Changing the conversation about ageing

The University of Sheffield Healthy Lifespan Institute is the first institute in the UK focussed on preventing age-related illness throughout a person’s life, not just at the very end.

Happy couple in sunset

When we think about ageing we often imagine an elderly relative, perhaps our parents or grandparents or great aunts and uncles. These thoughts are often followed by concerns about the challenges they face in their old age; immobility, loss of independence and potential pain. We want them to live well into their golden years, but thinking about ageing only in terms of the final chapters of life is preventing us from making sure this happens.

Continuous improvements in health care, sanitation, diet and education have brought about a steady decline in death rates, extending the life course of humans. We’re living longer than ever, allowing us to do more, see more and live fuller lives. However, it’s also contributing to a global epidemic. As more of us age further there are a new set of challenges relating to how we age and how this links to age related illnesses.

To overcome these we need to realise a key thing first: ageing begins in the womb. We need to understand the full narrative of our lives and learn more about the medical, environmental, political and societal factors that shape our stories, from the moment we’re conceived to our last breath. We need to change the conversation about ageing.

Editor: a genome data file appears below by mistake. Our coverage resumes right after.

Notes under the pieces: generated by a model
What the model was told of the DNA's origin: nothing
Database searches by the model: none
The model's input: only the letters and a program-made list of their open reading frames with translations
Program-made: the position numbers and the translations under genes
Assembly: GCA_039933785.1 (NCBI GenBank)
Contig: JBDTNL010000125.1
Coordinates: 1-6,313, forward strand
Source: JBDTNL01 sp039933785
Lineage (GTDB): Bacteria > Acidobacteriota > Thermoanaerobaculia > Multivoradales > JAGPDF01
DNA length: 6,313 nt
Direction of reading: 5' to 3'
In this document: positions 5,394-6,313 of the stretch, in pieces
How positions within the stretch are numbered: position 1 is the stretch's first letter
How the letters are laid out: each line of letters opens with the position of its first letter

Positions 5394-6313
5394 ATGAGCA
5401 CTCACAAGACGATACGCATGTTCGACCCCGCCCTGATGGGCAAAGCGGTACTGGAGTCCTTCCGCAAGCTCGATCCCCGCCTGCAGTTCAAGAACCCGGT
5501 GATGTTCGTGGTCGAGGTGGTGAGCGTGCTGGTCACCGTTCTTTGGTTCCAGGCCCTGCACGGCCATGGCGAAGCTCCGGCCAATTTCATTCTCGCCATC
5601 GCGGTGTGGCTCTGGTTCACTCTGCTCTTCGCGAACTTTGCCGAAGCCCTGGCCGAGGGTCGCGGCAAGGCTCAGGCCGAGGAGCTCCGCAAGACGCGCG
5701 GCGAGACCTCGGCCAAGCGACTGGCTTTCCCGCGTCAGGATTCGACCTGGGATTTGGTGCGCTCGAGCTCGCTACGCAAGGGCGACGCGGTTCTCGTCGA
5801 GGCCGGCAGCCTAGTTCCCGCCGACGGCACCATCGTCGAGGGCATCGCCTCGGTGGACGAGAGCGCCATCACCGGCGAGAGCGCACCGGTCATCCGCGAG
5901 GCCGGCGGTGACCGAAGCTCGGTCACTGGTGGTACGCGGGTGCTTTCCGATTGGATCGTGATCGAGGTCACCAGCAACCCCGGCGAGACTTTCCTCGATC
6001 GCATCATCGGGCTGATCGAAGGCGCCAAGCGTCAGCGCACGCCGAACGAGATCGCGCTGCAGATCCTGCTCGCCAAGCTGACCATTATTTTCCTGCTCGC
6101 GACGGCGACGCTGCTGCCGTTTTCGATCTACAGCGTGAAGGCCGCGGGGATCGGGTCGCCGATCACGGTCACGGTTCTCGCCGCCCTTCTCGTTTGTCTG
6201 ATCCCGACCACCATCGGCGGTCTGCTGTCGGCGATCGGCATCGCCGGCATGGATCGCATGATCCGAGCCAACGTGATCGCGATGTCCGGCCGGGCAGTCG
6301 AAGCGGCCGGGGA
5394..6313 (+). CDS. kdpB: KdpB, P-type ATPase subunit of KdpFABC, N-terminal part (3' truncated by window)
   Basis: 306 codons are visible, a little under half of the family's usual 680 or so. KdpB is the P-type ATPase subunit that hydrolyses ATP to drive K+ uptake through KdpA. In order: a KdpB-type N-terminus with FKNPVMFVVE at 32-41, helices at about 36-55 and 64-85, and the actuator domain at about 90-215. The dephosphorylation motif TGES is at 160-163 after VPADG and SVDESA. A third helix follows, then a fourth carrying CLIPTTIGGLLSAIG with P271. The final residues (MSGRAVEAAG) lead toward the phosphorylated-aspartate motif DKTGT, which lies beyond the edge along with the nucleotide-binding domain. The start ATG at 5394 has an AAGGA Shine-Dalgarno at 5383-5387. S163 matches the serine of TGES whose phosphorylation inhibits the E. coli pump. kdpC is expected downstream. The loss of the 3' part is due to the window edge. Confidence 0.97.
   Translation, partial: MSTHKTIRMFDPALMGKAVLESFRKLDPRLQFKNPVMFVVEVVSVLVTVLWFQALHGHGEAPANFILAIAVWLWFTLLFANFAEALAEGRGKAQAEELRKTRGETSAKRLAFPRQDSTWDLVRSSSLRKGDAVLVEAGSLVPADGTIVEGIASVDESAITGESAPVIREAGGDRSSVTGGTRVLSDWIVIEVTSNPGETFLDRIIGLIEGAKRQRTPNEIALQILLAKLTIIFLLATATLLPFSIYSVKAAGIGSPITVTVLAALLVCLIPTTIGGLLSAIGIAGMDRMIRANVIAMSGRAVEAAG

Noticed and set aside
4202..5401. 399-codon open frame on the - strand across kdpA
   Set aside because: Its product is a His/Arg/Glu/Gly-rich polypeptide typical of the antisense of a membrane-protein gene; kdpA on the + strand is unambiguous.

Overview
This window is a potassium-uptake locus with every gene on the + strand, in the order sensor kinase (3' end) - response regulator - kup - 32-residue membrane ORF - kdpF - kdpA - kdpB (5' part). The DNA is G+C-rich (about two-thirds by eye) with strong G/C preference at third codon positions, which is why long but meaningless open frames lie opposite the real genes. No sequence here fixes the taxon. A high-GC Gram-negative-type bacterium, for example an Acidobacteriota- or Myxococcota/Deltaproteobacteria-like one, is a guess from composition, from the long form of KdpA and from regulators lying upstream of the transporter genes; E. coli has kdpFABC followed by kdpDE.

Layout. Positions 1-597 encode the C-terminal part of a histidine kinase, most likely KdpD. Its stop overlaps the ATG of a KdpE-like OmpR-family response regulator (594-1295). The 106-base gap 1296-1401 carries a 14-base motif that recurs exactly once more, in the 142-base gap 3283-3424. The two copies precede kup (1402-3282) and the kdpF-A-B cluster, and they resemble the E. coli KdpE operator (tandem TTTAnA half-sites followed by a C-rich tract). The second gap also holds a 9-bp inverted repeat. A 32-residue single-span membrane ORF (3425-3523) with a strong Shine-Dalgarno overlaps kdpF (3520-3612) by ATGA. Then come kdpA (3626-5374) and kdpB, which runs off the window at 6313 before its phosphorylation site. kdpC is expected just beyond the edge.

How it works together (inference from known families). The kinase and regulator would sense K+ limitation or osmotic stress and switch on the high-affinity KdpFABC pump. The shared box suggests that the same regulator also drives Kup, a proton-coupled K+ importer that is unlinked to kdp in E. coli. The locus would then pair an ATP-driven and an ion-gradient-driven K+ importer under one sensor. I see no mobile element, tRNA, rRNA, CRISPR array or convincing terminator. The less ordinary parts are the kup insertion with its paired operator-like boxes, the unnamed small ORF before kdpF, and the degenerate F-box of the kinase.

We're launching the first institute in the UK focused on preventing age-related illness throughout a person’s life, not just at the very end: the Healthy Lifespan Institute at the University of Sheffield.

Through the institute we’ll bring together the medical and social sciences to fill a fundamental gap in expertise and focus. Our aim is to tackle the rapidly increasing global epidemic of multimorbidity - two or more chronic health conditions in a person - to ensure a disability-free life for everyone, from childhood, throughout adulthood and into older age.

Man using a laptop

Living healthier for longer

Nobody expects to have to rely on others to do simple things, like eat, drink or walk but sadly it’s a common fate for those suffering from multimorbidity. A chronic health condition can be distressing enough on its own, without the addition of a second, third or fourth one. Take severe Alzheimer's for example: you’re unable to perform simple tasks, communicate with loved ones and you’re easily disoriented. When this is combined with cardiovascular disease or hearing loss, circumstances can be unbearable.

Multimorbidity is a major problem and is thought to affect around a quarter of the UK population. Not only is it a strain on health services and the economy, but it’s one of the main drivers for increased levels of frailty and people losing their independence.

Our vision is to change this. Ageing is a major risk factor contributing to multimorbidity. Our increased understanding of how ageing drives the development of age-related diseases means that we can now step in and delay ageing by intervening on the social, economic, environmental and biological factors driving it.